European Study Confirms Safety and Efficacy of Zolgensma in SMA

This European study enrolled patients with more severe cases of spinal muscular atrophy than a similar study conducted in the U.S.

Zolgensma (onasemnogene abeparvovec-xioi) shows efficacy in patients with severe spinal muscular atrophy (SMA), according to findings recently published in The Lancet Neurology.

Results from a phase 3 study called STR1VE-EU confirmed the safety and efficacy findings of the phase 1 START and phase 3 STR1VE-US studies. The study, funded by the Novartis, the maker of Zolgensma, showed that patients younger than six months with SMA type 1 experienced therapeutic benefits with a one-time administration of the gene therapy.

A treatment of Zolgensma is priced at more than $2 million, and Zolgensma is often identified as the most expensive drug treatment ever.

SMA is a rare, genetic disease that affects the central nervous system, peripheral nervous system, and muscle movement. It is caused by a genetic defect in the survival motor neuron (SMN)1 gene that encodes the SMN protein, which is necessary for survival of motor neurons. The incidence of SMA is about 1 in 10,000 live births, and it is the leading genetic cause of infant mortality. The most severe form of SMA is type 1.

Zolgensma was approved by the FDA in May 2019 for patients less the two years of age with mutations of the SMN1 gene. The therapy provides a functional copy of the gene in a single, one-time infusion. In the U.S. phase 3 trial of 22 patients with type 1 SMA, 13 infants were sitting independently for 30 second or longer at 18 months of age.

The STR1VE-EU is a single-arm phase 3 trial done at nine sites in Italy, the United Kingdom, Belgium, and France. Investigators enrolled patients younger than 6 months with spinal muscular atrophy type 1 with the SMN1 exon 7–8 deletion or point mutations, and one or two copies of SMN2. Thirty-two of 33 patients completed the study.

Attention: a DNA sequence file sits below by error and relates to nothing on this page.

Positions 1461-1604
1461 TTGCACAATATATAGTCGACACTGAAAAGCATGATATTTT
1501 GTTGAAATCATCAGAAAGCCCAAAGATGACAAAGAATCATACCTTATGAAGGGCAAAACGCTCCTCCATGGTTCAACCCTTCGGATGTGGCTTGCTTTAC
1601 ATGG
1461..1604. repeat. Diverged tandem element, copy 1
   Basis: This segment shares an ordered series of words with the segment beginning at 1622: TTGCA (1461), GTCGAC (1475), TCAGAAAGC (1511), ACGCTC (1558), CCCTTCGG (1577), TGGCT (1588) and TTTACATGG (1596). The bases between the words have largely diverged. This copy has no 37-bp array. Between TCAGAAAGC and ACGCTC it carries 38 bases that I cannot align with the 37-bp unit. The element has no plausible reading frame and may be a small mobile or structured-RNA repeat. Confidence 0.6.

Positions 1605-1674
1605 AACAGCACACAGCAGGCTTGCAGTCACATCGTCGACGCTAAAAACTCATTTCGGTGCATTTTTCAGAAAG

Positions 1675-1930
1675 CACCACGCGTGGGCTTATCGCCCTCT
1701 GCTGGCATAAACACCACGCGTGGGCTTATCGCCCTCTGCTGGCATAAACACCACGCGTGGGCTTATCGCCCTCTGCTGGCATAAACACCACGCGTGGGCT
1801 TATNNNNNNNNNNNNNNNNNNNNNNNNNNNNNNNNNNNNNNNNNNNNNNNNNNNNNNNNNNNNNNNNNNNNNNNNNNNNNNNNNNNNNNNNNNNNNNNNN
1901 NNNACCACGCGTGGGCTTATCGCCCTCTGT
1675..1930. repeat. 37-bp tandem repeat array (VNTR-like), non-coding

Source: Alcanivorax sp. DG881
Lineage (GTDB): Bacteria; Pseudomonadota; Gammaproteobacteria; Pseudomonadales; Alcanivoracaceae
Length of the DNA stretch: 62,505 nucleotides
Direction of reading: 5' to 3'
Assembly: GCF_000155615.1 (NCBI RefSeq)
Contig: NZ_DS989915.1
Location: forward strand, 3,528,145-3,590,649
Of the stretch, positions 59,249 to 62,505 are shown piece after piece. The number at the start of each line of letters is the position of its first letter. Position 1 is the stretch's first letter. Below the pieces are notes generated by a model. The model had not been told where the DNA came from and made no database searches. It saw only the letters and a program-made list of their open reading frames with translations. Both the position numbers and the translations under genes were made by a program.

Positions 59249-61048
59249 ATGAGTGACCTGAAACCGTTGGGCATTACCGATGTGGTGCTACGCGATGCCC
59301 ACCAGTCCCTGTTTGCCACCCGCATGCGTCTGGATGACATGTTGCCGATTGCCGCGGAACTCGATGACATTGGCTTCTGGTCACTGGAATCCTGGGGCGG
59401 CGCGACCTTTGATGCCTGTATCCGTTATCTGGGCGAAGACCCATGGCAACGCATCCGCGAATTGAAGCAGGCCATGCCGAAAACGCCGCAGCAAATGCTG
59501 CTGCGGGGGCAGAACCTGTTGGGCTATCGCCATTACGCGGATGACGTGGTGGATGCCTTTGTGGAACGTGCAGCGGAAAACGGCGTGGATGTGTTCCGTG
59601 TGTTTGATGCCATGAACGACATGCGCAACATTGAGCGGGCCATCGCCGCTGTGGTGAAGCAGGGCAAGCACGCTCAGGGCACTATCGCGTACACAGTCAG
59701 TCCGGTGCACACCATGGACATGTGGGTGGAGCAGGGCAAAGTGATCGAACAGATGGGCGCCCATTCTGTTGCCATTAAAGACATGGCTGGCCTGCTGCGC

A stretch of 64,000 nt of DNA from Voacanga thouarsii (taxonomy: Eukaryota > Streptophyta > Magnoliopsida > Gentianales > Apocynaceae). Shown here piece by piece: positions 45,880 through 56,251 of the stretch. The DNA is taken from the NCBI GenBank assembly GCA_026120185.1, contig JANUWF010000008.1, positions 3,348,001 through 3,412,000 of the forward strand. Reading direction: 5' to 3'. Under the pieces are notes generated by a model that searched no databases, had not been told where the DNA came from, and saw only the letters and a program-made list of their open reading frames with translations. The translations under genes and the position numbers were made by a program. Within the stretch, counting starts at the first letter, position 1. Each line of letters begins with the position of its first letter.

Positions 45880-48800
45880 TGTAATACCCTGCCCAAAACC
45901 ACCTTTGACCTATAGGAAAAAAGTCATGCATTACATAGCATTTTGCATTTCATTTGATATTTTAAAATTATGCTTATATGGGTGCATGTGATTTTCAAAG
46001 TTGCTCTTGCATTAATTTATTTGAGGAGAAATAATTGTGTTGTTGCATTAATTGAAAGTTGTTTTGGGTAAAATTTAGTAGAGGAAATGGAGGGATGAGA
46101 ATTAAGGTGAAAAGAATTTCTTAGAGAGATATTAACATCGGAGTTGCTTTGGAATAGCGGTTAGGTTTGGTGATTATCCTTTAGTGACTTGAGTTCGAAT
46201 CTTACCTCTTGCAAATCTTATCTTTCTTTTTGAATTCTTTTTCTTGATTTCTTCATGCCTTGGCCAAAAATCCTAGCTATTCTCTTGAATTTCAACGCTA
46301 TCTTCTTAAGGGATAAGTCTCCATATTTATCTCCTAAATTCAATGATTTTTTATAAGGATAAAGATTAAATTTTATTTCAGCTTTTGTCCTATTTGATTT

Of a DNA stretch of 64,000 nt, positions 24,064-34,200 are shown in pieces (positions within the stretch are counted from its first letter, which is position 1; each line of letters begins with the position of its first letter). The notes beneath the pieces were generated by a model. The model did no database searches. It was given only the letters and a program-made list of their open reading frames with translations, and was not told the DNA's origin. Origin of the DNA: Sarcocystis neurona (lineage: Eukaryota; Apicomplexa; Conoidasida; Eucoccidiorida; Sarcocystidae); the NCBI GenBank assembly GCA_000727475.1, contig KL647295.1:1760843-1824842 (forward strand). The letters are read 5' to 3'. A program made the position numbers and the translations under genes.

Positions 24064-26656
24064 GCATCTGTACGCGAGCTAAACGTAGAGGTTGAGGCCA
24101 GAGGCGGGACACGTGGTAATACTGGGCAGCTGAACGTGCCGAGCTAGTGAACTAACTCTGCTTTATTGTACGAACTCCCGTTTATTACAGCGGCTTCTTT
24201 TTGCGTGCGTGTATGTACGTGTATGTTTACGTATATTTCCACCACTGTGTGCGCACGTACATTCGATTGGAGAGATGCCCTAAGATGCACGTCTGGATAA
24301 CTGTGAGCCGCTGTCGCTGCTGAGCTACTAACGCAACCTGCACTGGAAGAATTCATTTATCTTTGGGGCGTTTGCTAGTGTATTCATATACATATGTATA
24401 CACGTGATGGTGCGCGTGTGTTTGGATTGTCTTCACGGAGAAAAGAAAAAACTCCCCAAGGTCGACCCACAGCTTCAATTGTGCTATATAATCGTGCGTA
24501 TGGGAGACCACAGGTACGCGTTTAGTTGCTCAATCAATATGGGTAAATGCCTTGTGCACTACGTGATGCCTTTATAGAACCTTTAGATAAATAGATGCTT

Investigators reported in Lancet Neurology that they found that 14 of the 32 patients achieved the primary end point of functional independent sitting for at least 10 seconds at any visit up to the 18 months of age, which is a WHO developmental milestone of independent sitting. None of the 23 patients in a matched, untreated natural history cohort achieved this end point.

Additionally, 31 of 32 of the patients who received Zolgensma survived free from permanent ventilatory support at 14 months.

Improvements in motor function were evaluated in the safety and efficacy using prespecified exploratory motor end points. Twenty-seven of the 33 patients achieved at least one motor milestone during the study. Investigators found that 3 patients achieved head control and 19 patients rolled from theirs back to their sides. In addition, 16 patients sat without support for 30 seconds or longer.

Almost all patients in the EU trial had at least one adverse event and six patients had adverse events that were considered serious and related to the therapy. The most common adverse events were fever (22 patients), upper respiratory infection (11), and increased alanine aminotransferase (nine).

“STR1VE-EU showed the efficacy of onasemnogene abeparvovec, with greater variability in efficacy response than in STR1VE-US because of differences in patient clinical status at baseline.Some of these patients had early onset and more severe disease at enrollment than did patients in STR1VE-US, but showed a response to treatment not only in terms of survival but also in functional aspects,” the investigators wrote.